While one is used to official hypocrisy, whether by ASEAN or western governments, many are still scratching their heads over the unforgivable silence of democracy advocate and Noble Peace Prize recipient Aung San Suu Kyi. Luckily, others are speaking out. Bangladesh’s Nobel laureate Muhammad Yunus, along with former Timor-Leste president Ramos-Horta had both recently spoke with decisive terms in support of the persecuted Rohingya people.
“The minority Muslim Rohingya continue to suffer unspeakable persecution, with more than 1,000 killed and hundreds of thousands displaced from their homes just in recent months, apparently with the complicity and protection of security forces,” the Nobel laureates wrote in the Huffington Post on February 20. They criticized the prejudicial Citizenship Law of 1982 and called for granting the Rohingya people full citizenship.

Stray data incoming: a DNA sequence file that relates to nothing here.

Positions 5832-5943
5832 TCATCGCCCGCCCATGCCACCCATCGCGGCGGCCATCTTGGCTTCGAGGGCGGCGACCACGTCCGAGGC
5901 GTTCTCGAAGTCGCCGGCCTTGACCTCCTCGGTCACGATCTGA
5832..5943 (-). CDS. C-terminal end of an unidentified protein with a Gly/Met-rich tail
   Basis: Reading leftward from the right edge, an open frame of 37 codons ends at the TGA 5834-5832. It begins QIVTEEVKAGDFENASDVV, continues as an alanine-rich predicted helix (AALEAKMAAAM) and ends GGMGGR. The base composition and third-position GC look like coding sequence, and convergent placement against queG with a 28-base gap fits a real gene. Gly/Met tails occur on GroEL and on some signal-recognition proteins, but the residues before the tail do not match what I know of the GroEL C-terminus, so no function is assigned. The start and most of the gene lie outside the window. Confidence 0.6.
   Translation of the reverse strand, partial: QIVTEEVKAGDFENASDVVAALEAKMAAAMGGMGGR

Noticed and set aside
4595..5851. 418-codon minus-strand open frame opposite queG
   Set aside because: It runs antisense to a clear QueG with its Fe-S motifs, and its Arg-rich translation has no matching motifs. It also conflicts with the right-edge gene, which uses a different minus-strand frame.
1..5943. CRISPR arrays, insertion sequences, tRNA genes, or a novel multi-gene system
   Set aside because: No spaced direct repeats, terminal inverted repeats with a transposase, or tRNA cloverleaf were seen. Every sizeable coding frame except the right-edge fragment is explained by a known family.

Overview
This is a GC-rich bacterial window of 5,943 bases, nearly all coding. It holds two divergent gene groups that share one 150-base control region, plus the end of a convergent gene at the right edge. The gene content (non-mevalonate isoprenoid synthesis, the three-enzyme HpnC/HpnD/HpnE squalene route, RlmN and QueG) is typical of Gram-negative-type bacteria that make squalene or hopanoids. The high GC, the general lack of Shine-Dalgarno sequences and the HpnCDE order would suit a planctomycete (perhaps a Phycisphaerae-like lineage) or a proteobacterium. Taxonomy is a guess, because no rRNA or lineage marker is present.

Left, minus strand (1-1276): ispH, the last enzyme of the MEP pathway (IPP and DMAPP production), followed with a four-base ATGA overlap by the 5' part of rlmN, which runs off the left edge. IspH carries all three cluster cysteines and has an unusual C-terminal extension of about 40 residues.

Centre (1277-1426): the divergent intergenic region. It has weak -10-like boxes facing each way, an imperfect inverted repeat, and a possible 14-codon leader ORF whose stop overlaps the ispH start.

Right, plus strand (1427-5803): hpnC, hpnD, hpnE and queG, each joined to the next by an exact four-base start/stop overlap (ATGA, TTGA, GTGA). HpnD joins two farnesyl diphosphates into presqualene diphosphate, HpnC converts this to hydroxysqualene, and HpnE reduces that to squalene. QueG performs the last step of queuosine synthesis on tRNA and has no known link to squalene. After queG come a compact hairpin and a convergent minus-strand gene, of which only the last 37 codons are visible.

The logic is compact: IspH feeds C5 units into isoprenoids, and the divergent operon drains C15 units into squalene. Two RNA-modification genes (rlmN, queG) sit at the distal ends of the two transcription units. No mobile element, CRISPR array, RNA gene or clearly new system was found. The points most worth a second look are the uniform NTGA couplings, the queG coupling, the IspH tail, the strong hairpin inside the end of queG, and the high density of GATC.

The perpetual suffering of the Rohingya people must end. They are deserving of rights and dignity. They are weary of crossing unforgiving seas and walking harsh terrains seeking mere survival. More voices must join those who are speaking out in support of their rights. ASEAN must break away from its silence and tediously guarded policies and western countries must be confronted by their own civil societies: no normalization with Rangoon when innocent men, women and children are being burned alive in their own homes. This injustice needs to be known to the world and serious, organized and determined efforts must follow to bring the persecution of the Rohingya people to an end.
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